The space provided for hanging the bottles, when in the dispensing mode, usually has a set length or rod of definite length along which the inverted bottles will hang. It is usually felt desirable to have a selected number (X) of bottles occupy this rod. By having these bottles all the same width, the space can be designed so that X number of bottles will fit in there snugly. However, sometimes it is desired to have different volume bottles because of the difference in usage of the different condiments. This can readily be accommodated by this invention. Make a plurality of bottles having a width W which is the same for each. However, the depth D can vary to vary the volume of the individual bottles but keep the total combined widths of the bottles constant. If I wish to have a gallon bottle whereas the normal size when W equals D is a half-gallon, then all I have to do to make a gallon bottle is to make it have a depth D which is twice the width W.

It is clear then by use of this invention one can provide a bottle that can be filled with condiments, inverted for dispensing with the plug removed, condiments used, then at the end of the day the vent is sealed and the bottle placed straight up in a refrigeration unit. The shape of the bottle allows several bottles of various volumes to be used in a dispensing cabinet of a fixed width. With the tethered plug, one always has the plug available for closing the vent 30. That is, the plug is never lost. Further, by having the bottles all being rectangular in cross-section and all having the same width, bottles in one-half gallon and one gallon sizes can be used and will nestle properly regardless of the volume.

While the invention has been described with a certain degree of particularity, it is manifest that many changes may be made in the details of construction without departing from the spirit and scope of this disclosure. It is understood that the invention is not limited to the embodiment set forth herein for purposes of exemplification, but is to be limited only by the scope of the attached claim or claims, including the full range of equivalency to which each element thereof is entitled.

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Referenced by
Citing PatentFiling datePublication dateApplicantTitle
US6065649 *Oct 23, 1997May 23, 2000Scoggins; Lester E.Dispensing container with top and bottom access ports and a dispensing manifold therefore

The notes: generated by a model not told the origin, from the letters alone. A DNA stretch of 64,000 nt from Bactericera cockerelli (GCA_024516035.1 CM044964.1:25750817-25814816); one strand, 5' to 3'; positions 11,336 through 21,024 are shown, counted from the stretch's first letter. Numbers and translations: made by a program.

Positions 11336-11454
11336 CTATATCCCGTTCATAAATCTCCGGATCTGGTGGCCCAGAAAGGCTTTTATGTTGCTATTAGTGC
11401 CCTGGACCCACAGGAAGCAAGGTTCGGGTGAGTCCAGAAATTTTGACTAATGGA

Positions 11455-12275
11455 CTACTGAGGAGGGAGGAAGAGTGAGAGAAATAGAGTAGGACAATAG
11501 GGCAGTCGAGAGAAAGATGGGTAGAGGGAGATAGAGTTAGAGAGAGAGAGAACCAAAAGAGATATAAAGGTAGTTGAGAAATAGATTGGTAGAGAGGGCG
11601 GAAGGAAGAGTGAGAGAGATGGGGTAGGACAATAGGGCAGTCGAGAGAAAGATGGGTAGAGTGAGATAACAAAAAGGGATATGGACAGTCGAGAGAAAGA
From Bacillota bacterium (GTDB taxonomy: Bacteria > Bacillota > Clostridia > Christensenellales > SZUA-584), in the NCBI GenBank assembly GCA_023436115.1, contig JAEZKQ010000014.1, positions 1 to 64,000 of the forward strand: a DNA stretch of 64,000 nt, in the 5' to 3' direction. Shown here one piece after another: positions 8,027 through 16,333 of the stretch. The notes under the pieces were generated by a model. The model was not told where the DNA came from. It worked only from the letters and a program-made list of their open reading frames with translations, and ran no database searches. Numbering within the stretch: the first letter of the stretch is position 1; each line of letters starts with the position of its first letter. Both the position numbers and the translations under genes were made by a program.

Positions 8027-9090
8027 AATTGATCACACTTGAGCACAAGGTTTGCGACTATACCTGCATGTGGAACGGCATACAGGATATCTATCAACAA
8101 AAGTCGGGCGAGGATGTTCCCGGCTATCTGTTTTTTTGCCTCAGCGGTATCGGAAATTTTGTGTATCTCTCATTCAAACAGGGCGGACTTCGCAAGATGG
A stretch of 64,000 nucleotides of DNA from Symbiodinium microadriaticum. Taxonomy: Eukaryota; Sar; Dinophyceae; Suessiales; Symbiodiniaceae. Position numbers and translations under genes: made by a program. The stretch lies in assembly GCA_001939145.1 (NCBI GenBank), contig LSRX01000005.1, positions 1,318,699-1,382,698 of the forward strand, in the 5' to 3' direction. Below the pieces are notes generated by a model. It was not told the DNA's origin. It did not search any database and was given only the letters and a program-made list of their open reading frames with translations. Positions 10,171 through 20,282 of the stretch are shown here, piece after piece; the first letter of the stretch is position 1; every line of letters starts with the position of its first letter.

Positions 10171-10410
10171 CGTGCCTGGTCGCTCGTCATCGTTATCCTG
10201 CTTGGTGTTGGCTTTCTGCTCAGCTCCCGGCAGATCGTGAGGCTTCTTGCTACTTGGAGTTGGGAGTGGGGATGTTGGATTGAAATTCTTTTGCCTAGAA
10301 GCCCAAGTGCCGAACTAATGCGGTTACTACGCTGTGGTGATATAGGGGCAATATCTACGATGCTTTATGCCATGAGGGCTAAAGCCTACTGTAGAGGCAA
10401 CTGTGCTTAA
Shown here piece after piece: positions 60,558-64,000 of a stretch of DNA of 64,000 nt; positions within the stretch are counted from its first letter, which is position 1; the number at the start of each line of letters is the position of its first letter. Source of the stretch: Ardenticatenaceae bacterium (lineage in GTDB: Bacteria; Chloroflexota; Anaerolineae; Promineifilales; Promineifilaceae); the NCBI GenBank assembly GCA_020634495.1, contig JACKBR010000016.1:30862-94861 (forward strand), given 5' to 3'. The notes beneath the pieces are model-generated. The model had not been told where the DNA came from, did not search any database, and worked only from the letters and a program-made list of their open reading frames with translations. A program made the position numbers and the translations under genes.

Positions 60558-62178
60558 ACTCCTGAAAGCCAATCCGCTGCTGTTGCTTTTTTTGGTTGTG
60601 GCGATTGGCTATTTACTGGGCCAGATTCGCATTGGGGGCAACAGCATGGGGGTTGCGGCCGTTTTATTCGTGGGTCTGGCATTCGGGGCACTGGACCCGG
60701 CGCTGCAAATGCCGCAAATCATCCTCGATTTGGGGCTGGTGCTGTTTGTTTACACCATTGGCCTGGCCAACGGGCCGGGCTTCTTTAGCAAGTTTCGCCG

US6689279 *Sep 5, 2000Feb 10, 2004Elizabeth F. TrainDevice for separating and dispensing high viscosity fluid from low viscosity fluids
US7527171Jun 8, 2005May 5, 2009Gotohti.Com Inc.Bottle piercing dispenser
US9327876 *Dec 4, 2014May 3, 2016Daniel L. GarciaReusable bottle cap having identification means
US20020000441 *Aug 6, 2001Jan 3, 2002Sanford RedmondReclosable dispenser package, reclosable outlet forming structure and method and apparatus for making same
US20040079082 *Oct 24, 2002Apr 29, 2004Bunker Ronald ScottCombustor liner with inverted turbulators
US20040118846 *Dec 19, 2002Jun 24, 2004Unilever Bestfoods North AmericaBottle cap and condiment bottle comprising the same
US20060278655 *Jun 8, 2005Dec 14, 2006Heiner OphardtBottle piercing dispenser
US20150083687 *Dec 4, 2014Mar 26, 2015Daniel L. GarciaReusable bottle cap having identification means
WO1997027043A1 *Jan 23, 1997Jul 31, 1997Sanford RedmondReclosable dispenser package, reclosable outlet forming structure and method and apparatus for making same
U.S. Classification222/143, 222/482, 222/543, 222/181.3
International ClassificationB05B11/00, B65D1/06, A47G19/18, B65D23/00
Cooperative ClassificationB05B11/0024, A47G19/18, B65D1/06, B65D23/003
European ClassificationB05B11/00B2F, B65D1/06, B65D23/00D, A47G19/18
Legal Events
Mar 16, 1998FPAYFee payment
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Year of fee payment: 8
Apr 24, 2002ASAssignment
Effective date: 19991130
Apr 30, 2002REMIMaintenance fee reminder mailed
Apr 26, 2006REMIMaintenance fee reminder mailed
Oct 11, 2006SULPSurcharge for late payment
Year of fee payment: 11
Oct 11, 2006FPAYFee payment
Year of fee payment: 12